2018 was a year full to the brim with political outrage, controversy, backlashes and twitter pile-ons, and while we often hear that art reflects life, it isn’t often that so much of a year’s music is as socially and politically outspoken as it was this past year. We here at The Sphinx have put together a list of some of each writer’s personal favourite albums released in 2018, and we did so without really discussing our choices first. What came as something of a surprise was that this theme of social reflection, and political ire, was so prevalent on nearly every album featured in this article – some of which, from bands who haven’t ventured into that kind of lyrical territory before. There’s something really powerful about this seemingly united front presented by musicians against society’s failings, whether communicated through cynical caricaturing, empowering uplift, or straight-up rage.
So, with that said, here are nine albums that had us thinking, as well as dancing, in 2018:
Sarah Potter’s Album of the Year – Joy as an Act of Resistance by Idles
Joy as an Act of Resistance by Bristolian band, Idles would have to be my album of the year, with an angry, unapologetic political message jumping out of every track, it is hard not to back these progressive post-punk heroes. They are, after all, just saying how most of us feel. It is an album which speaks for those in society who are rarely listened to, the lower classes and their unspoken struggles; such as hypermasculinity and love. The sheer exuberance from the heavy instrumentals and shouted vocalisation give you the real sense that this is raw, pent-up emotion and a release of absolute rage at society. In an ever hostile, political world, Idles still proudly, publicly rebuke the right-wing, which is a stance most artists are too scared to take, more interested in making the charts than a difference. The song ‘I’m Scum’ was a standout, as singer Joe Talbot, accepts his labels as his, denouncing the negativity of the notions and just being unapologetically himself. The idea of accepting oneself to be scum revolts against so much of right-wing politics in such a simple, admirable way. The more upbeat instrumental to this song creates a marching beat for the listener to follow along within a physical and mental sense, as they should share the same mentality. This, for me, is the main take away from this album, that same mentality.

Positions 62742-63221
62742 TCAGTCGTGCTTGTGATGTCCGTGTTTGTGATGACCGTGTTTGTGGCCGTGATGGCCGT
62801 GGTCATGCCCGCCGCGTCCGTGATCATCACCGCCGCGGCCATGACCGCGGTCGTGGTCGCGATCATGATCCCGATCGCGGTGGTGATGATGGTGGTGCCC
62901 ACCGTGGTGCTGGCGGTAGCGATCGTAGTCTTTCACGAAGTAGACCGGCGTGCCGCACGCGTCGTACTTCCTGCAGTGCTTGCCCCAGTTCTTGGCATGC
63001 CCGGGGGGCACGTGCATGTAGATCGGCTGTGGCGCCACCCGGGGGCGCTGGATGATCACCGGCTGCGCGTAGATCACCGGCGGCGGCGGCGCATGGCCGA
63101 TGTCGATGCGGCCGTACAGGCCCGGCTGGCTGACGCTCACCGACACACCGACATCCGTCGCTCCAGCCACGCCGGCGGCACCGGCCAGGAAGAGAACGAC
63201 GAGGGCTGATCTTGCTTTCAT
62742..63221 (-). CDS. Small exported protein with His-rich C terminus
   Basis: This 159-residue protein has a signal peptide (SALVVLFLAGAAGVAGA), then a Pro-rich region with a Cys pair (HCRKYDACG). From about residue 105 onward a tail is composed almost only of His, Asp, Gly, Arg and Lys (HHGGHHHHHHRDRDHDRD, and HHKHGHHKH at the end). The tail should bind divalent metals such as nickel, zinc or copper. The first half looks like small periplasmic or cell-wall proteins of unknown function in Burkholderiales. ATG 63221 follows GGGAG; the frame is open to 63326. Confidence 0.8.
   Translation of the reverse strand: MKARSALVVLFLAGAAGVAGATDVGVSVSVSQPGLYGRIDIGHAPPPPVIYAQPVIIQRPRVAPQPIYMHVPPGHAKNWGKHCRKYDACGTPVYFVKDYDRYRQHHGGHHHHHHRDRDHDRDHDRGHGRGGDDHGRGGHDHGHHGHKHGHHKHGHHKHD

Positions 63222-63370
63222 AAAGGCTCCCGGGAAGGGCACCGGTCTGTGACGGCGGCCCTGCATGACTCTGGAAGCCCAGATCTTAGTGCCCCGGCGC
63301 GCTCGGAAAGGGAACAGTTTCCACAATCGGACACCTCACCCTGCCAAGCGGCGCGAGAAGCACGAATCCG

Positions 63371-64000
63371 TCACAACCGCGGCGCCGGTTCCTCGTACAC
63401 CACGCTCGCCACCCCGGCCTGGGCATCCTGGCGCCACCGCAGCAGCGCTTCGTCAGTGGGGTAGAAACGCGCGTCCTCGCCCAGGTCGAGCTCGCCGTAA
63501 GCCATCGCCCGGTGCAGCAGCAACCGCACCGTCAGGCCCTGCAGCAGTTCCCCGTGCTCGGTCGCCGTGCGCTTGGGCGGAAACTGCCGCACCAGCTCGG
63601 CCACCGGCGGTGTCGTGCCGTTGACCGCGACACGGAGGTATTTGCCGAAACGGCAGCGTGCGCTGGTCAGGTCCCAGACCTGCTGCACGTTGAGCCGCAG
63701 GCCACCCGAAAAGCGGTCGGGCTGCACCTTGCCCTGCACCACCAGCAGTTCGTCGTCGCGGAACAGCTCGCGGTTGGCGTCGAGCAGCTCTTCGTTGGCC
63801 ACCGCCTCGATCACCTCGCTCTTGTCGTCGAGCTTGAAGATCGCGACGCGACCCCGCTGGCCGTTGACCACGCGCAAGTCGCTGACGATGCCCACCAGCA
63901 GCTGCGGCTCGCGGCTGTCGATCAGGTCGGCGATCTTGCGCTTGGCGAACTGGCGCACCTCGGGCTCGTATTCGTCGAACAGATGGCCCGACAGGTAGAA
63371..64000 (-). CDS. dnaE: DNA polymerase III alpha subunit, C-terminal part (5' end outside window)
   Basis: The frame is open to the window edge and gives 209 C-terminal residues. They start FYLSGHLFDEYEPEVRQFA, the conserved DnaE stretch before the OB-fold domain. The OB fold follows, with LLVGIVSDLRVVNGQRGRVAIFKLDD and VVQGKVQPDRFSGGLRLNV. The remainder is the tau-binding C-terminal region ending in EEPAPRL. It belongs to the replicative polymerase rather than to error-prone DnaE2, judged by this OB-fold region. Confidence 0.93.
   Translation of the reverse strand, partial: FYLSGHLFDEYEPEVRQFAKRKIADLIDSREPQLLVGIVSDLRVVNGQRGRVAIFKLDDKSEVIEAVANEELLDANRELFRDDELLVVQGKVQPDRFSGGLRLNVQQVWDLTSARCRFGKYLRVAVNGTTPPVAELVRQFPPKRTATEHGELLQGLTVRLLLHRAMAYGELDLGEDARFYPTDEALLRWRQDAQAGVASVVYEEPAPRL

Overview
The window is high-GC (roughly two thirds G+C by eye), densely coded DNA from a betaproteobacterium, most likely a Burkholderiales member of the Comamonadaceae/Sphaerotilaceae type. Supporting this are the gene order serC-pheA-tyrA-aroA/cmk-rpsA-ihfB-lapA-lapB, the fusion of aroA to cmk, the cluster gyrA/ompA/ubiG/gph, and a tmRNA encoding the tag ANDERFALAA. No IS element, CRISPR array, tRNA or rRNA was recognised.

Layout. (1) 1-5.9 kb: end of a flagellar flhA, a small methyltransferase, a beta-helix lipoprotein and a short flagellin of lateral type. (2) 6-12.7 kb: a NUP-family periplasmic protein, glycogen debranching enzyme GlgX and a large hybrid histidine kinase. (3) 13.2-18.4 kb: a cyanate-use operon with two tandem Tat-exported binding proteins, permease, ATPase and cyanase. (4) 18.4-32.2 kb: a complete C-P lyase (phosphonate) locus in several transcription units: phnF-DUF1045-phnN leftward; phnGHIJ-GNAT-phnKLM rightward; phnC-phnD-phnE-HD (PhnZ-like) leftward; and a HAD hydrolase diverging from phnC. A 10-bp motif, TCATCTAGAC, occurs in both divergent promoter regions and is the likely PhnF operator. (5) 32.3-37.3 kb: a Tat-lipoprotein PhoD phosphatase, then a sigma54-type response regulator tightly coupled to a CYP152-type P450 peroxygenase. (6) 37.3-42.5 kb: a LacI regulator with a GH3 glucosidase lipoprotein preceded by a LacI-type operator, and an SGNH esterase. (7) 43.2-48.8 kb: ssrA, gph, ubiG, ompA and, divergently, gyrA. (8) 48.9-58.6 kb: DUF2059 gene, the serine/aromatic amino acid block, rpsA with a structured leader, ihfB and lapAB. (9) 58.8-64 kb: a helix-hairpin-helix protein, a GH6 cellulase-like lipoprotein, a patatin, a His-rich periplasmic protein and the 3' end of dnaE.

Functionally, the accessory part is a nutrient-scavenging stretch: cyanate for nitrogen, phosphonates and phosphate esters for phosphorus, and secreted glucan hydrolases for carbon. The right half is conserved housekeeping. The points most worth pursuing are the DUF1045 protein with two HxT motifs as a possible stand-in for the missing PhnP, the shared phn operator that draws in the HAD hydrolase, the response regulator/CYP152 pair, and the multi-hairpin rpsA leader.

Read our full review here.
On a lighter note, my first honourable mention would have to go to my guilty pleasure, club classic of 2018, Staying at Tamara’s by George Ezra. The songs, ‘Shotgun’ and ‘Paradise’ will always take me back to bouncing around clubs with my friends at home and are just certified bangers in general. And lastly, my childhood favourites, The Wombats. Their fourth album, Beautiful People Will Ruin Your Life, had to be included. With a sound more similar to their earlier albums, but with a more refined feel, tracks such as ‘White Eyes’ and ‘Lethal Combination’ really encapsulate my favourite kind of pop; slightly melancholic with a hopeful touch.
Deputy Music Editor, Lily Blakeny-Edwards’ Album of the Year – Dirty Computer by Janelle Monae
After a 5- year break, Janelle Monae made her much-awaited return in 2018 to provide what was, for me, one of the best albums of the year. Monae’s ‘Dirty Computer’ presents an eclectic mix of R&B, soul and funk, all while showcasing the young artist’s personal and political message. With bright synths and, lively melodies heard throughout, it is on this album that we see Monae’s vocal talent on full display. On ‘Make Me Feel’, a 1980s-inspired track, the artist mixes her sensual vocals with a rich baseline, making it a definite high point of the work. Another standout track has to be ‘Django Jane’ in which Monae showcases her lyrical ability by expanding on her fears for the future, as well as celebrating herself as a black, female artist. This mix of somewhat-heavy themes and her upbeat, feel-good sound blends effortlessly. It’s a refreshing, clever, and uplifting masterpiece, and I would say that nothing in 2018 could outshine it.